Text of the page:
“If you get there before I do, coming for to carry me home/ Tell all my friends I’m coming, too/ coming for to carry me home,” sings a diverse group of men and women. Standing in a line on the Ford Hall stage, their voices fill the auditorium with the lyrics of “Swing Low, Sweet Chariot,” which foretell the coming of Harriet Tubman and the Underground Railroad. Each singer sports an elaborately patterned, handmade Kente cloth, a scarf-like fabric originally from Ghana. Each seeks to honor and preserve the intricate history of the Negro spiritual, an African-American hymn closely associated with the American slave trade.
Baruch Whitehead, Ithaca College associate professor in the music education department, founded the Dorothy Cotton Jubilee Singers in 2010 to preserve the cultural context of Negro spirituals, African–American hymns that are associated with slavery. The name of the group honors longtime Ithaca resident Dorothy Cotton, an outspoken civil rights figure who worked alongside Martin Luther King Jr. during the civil rights movement.
The group will hold several performances for Black History Month, including a concert Feb. 19 at the St. James A.M.E. Church and a recital Feb. 21 with bass-baritone singer and actor Darren Stokes at the James J. Whalen Center for Music. In May, the group will perform at the John F. Kennedy Center for the Performing Arts in Washington, D.C.
The group has grown steadily since its inception in 2010, Whitehead said. What once comprised 16 members has blossomed into a diverse group of 80 singers from all corners of the Ithaca area — including students from the college and Cornell University.
“When I first started, it was mainly community members, and I had a few students who would come and help, but now we have maybe a third Ithaca College students in the group,” Whitehead said. “It’s truly a connection between the campus and the community. I strive for racial diversity, which is not always easy in Ithaca.”
Junior Josiah Spellman has sung with the Dorothy Cotton Jubilee Singers since his freshman year. Spellman said the group made him feel at home when he lacked a sense of community.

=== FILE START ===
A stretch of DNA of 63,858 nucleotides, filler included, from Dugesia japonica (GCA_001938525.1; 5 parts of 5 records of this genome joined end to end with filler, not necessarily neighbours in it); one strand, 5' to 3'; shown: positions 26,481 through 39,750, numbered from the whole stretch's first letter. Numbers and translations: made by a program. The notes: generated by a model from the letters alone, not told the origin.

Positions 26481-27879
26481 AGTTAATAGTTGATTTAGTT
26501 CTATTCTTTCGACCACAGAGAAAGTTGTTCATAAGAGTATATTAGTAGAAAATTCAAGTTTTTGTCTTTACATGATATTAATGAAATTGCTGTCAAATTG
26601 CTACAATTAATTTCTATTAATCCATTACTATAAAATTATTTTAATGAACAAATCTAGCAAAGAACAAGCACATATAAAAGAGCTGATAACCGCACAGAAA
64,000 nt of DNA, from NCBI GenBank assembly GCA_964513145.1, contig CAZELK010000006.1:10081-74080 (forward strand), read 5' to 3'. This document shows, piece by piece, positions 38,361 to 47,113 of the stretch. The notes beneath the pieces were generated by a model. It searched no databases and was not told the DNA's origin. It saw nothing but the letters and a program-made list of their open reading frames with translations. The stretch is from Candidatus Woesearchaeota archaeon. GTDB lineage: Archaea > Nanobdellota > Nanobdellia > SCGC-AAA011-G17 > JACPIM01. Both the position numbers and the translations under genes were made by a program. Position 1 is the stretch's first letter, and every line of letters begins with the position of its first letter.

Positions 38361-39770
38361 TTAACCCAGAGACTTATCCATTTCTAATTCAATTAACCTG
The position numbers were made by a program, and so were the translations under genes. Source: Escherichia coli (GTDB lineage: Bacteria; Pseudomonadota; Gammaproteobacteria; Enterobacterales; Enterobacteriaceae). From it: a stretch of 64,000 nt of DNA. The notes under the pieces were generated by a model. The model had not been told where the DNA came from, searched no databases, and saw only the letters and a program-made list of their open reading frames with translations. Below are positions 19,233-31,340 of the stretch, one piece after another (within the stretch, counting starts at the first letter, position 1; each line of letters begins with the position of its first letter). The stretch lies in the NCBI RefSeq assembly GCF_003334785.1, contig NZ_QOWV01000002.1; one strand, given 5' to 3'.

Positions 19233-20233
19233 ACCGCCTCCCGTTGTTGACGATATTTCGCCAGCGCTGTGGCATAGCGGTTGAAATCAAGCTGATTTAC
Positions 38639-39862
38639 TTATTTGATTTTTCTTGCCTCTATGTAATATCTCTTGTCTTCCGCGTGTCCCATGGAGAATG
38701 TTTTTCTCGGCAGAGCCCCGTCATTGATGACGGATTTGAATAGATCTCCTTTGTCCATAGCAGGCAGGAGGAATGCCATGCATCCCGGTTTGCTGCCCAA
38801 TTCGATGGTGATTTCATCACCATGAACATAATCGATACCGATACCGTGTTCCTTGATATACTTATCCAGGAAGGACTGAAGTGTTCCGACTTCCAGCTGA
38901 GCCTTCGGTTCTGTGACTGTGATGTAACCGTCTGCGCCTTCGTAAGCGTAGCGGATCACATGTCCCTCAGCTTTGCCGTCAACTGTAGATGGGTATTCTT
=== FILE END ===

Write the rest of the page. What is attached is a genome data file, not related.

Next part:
“When I first came to IC, I was at a very discomforting state being around a lifestyle that’s totally different from what and where I grew up,” Spellman said. “I found out about DCJS through Dr. Baruch Whitehead in the West African Drumming & Dance seminar. I asked if there were any gospel groups in Ithaca that I could join because I wanted to have a piece of home with me at all times while being in Ithaca.”
The group not only builds a strong community of passionate singers, but it also focuses on the history of the Negro Spiritual. Several of the hymns were composed for more than musical reasons. Slaves used the songs to spread word about the Underground Railroad or to announce other pieces of crucial information.
Junior Juliana Child, board member of the Jubilee Singers, said the history of spirituals is often overlooked.
“A lot of them are actually messages in code,” Child said. “Any spiritual that references a railroad is not about a train; it’s about the Underground Railroad. This is how — this music is how the slaves communicated with each other about how to escape the nightmare they were living in. … Often, a lot of people … with gospel music and other black art forms think it’s fun and uplifting, and it is uplifting because it had to be. Music was the only glimpse of happiness that the slaves had.”
Whitehead said he strives to use the hymns as an educational opportunity: a chance to bring the dark, historical context of the songs to a modern audience.
“We don’t know the history — the goal is to educate,” Whitehead said. “If you’re in the mind of a slave, these songs were cathartic. They were songs that got you through to the next day because they were songs of hope and redemption and justice. We want to keep that alive.”
While many of the songs performed have religious references, Whitehead said, the group has no religious affiliation. Instead, he said, the group strives to focus on humanity.
“We don’t have a dogma that people sign off on,” he said. “We have Jewish people in the group. We have gay people, straight people, young, old. We are not really associated with any kind of religious group. We’re just looking at this music as purely music for all of humanity. So even though it’s an African American art form and the music of the slaves, we feel like we, as humans, can benefit from their stories and their songs.”
Whitehead said that now, more than ever, it’s important to discuss racial issues in order to unite.
“In this country and the world today, it’s really important for us to talk to each other and not over each other,” he said. “There are things that you can say in music that people will respond to better than if you had a conversation with them. … I think the whole idea of coming together as a community using music, the music of the Africans to unite us … and music does that: It builds community.”